• Inflation. This hidden cost may be more difficult to calculate than others, but you can still try to prepare for the costs associated with inflation over the course of your capital campaign.

Make sure that you accurately calculate all costs associated with your capital campaign. The financial goal will be integral when making your donation appeal to major gift donors, corporations, and other individual supporters.

6. Take a Look at the Past

Before determining who to solicit for donations and how you will raise money for your capital campaign, it’s a good idea to look to the past to determine which route to take.

If you have implemented a direct mail campaign that has worked in the past, consider using that method to communicate with your supporters.

Looking to the past can be a great way to give all of your fundraising methods a boost, but it can be especially helpful when planning a capital campaign. Since you need to raise a significant amount of money by a certain deadline, it’s useful to have all of your best fundraising strategies in the back of your mind.

7. Plan a Budget

As mentioned earlier, capital campaigns are designed to raise money for a particular venture, but they also require the spending of funds. Before you launch your campaign, make sure that you have a designated budget set aside for fundraising costs and other expenses.

Potential costs could include:

  • Fundraising events. Depending on the type of event, you might need to pay for or rent certain services.
  • Major gift donor cultivation. Asking major donors for contributions requires more than a simple phone call. It involves meetings, lunches, and other events that are designed to persuade the individual to donate to your capital campaign. Your team will have to spend some money during this cultivation process.
  • Marketing materials and support documents. Your capital campaign will have to have various marketing materials available for donors to learn more about the campaign. Whether completed in house or by a marketing agency, these marketing materials should be factored into your budget.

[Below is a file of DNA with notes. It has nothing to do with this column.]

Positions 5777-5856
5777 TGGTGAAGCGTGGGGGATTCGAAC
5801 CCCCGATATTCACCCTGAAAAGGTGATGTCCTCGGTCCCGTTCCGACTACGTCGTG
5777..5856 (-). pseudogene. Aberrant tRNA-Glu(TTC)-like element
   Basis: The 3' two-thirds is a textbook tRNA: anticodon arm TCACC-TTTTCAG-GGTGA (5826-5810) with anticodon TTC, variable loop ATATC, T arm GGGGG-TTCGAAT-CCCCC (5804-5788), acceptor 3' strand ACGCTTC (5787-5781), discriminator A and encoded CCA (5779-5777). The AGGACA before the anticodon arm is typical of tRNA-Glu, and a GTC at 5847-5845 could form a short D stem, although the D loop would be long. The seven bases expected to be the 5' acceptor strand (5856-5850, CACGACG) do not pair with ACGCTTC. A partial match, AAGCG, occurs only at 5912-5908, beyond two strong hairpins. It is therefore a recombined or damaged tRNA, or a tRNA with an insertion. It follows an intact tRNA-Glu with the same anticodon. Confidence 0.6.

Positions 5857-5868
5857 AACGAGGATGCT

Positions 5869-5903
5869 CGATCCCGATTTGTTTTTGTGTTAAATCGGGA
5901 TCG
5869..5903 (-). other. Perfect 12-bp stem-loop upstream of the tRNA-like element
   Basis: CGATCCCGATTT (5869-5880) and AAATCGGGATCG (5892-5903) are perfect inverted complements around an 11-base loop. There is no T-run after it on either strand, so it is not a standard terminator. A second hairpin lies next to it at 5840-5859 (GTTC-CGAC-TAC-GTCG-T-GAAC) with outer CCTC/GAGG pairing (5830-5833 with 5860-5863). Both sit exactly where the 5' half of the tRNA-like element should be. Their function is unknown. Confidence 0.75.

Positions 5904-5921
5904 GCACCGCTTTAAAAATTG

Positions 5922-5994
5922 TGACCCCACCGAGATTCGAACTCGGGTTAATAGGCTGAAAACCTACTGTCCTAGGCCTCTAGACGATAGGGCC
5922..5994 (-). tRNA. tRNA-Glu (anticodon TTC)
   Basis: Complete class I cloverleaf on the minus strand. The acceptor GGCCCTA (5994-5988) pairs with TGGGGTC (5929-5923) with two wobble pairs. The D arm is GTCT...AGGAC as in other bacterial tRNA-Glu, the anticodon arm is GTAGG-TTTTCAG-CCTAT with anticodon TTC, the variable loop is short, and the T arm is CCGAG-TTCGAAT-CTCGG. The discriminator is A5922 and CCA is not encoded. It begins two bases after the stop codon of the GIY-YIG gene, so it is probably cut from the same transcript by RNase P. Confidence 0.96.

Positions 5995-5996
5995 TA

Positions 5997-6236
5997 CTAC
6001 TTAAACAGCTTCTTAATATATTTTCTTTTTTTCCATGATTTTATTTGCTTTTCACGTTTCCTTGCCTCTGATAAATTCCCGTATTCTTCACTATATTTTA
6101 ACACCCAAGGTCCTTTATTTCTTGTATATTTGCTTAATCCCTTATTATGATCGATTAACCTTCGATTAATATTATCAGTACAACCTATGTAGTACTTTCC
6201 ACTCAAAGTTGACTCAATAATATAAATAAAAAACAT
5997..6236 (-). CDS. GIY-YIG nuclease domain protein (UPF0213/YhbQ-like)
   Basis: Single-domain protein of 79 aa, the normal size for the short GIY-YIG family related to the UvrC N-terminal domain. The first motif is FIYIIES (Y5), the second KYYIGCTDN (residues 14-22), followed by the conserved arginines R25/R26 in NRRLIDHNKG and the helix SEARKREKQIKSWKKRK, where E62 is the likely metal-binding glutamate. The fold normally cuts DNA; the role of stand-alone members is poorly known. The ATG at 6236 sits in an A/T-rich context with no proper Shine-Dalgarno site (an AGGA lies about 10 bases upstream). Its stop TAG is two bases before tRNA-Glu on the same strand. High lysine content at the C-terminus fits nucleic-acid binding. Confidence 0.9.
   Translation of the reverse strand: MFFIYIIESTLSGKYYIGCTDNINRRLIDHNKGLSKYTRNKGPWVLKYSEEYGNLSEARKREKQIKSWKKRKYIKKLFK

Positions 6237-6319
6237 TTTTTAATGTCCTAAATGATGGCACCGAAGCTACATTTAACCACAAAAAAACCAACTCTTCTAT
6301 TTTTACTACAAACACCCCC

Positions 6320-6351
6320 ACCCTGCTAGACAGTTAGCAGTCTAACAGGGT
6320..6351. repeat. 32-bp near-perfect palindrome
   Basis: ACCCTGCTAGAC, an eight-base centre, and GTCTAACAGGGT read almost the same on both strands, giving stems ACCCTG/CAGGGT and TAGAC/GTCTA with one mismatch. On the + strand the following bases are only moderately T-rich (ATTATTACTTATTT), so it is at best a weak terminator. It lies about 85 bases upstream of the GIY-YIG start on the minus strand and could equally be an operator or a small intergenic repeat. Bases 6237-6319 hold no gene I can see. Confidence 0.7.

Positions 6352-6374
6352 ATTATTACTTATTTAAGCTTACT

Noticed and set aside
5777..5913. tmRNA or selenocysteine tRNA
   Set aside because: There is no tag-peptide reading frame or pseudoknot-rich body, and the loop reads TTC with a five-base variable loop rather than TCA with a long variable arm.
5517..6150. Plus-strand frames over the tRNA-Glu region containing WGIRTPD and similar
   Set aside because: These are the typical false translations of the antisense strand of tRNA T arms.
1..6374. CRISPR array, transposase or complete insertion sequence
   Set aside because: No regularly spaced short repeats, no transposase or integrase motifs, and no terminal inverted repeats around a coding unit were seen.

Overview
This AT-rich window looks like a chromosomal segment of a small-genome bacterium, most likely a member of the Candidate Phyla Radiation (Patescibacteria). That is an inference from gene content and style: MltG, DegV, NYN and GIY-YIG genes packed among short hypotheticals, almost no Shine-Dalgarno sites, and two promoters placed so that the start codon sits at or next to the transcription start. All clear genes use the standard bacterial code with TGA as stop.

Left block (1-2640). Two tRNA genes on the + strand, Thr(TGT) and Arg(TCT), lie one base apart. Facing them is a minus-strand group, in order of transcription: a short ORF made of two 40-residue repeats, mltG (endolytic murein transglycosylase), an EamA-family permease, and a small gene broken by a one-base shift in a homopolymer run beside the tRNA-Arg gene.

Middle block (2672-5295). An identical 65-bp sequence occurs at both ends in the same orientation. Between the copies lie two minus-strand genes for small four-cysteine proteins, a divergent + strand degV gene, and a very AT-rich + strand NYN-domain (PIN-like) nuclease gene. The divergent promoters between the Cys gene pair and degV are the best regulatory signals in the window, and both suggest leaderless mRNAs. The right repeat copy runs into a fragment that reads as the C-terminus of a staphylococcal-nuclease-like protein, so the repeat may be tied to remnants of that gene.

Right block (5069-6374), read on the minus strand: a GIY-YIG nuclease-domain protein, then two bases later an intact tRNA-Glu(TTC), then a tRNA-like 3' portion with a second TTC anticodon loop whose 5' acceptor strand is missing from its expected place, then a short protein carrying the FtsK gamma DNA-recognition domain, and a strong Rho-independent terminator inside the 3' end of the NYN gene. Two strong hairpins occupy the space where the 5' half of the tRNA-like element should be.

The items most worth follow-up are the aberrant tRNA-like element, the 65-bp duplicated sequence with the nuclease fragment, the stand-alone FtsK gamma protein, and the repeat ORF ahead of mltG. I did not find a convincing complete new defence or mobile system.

You might find that your capital campaign has other associated costs not listed here. Make sure that you account for all of the expenses that you might incur during the planning and implementation process.

8. Formulate Contingency Plans

Just like you accounted for hidden costs, you’ll want to create a plan for unforeseen circumstances during your capital campaign.

These events could range from small hiccups to large roadblocks that stall your project for several months. Although you probably don’t have a crystal ball that can accurately foretell the future, you can try to account for issues that may arise during the planning and implementation of your capital campaign.

Your subcommittees and main committee should keep each other regularly updated on progress to catch problems earlier rather than later.

9. Create a Hierarchy of Gifts

Once you’ve outlined a budget and financial goal, you’ll need to create a hierarchy of gifts. Because capital campaigns rely on a few major donations and many smaller contributions, the hierarchy of gifts should look like a pyramid.

You’ll need:

  • A few lead gifts that make up a large portion of your funds and are given at the very beginning of the capital campaign.
  • A dozen or so major gifts from your most dedicated supporters.
  • A moderate amount of special gifts from other donors.
  • A large amount of general, smaller donations.